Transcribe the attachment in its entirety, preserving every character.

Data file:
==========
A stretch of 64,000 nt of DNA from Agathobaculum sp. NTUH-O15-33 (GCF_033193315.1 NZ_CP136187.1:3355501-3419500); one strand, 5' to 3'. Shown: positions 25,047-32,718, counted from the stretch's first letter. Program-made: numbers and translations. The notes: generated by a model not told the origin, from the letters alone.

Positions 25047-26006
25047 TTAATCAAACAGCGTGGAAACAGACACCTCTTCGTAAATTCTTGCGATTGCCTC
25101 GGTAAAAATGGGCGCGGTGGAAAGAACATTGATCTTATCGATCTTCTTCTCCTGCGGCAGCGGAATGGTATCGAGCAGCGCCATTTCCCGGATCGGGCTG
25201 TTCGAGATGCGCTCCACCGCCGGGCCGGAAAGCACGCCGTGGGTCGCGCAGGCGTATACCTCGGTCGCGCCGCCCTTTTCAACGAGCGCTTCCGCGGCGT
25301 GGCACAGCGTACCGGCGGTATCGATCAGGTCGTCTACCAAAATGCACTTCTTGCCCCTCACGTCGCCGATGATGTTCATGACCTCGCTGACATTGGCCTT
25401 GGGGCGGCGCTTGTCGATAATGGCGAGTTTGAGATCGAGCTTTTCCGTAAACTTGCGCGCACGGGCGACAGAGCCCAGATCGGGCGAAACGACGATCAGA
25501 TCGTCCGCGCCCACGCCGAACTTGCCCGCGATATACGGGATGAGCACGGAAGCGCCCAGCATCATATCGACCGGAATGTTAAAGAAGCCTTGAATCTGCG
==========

A stretch of 64,000 nt of DNA from Agathobaculum sp. NTUH-O15-33 (GCF_033193315.1 NZ_CP136187.1:3355501-3419500); one strand, 5' to 3'. Shown: positions 25,047-32,718, counted from the stretch's first letter. Program-made: numbers and translations. The notes: generated by a model not told the origin, from the letters alone.

Positions 25047-26006
25047 TTAATCAAACAGCGTGGAAACAGACACCTCTTCGTAAATTCTTGCGATTGCCTC
25101 GGTAAAAATGGGCGCGGTGGAAAGAACATTGATCTTATCGATCTTCTTCTCCTGCGGCAGCGGAATGGTATCGAGCAGCGCCATTTCCCGGATCGGGCTG
25201 TTCGAGATGCGCTCCACCGCCGGGCCGGAAAGCACGCCGTGGGTCGCGCAGGCGTATACCTCGGTCGCGCCGCCCTTTTCAACGAGCGCTTCCGCGGCGT
25301 GGCACAGCGTACCGGCGGTATCGATCAGGTCGTCTACCAAAATGCACTTCTTGCCCCTCACGTCGCCGATGATGTTCATGACCTCGCTGACATTGGCCTT
25401 GGGGCGGCGCTTGTCGATAATGGCGAGTTTGAGATCGAGCTTTTCCGTAAACTTGCGCGCACGGGCGACAGAGCCCAGATCGGGCGAAACGACGATCAGA
25501 TCGTCCGCGCCCACGCCGAACTTGCCCGCGATATACGGGATGAGCACGGAAGCGCCCAGCATCATATCGACCGGAATGTTAAAGAAGCCTTGAATCTGCG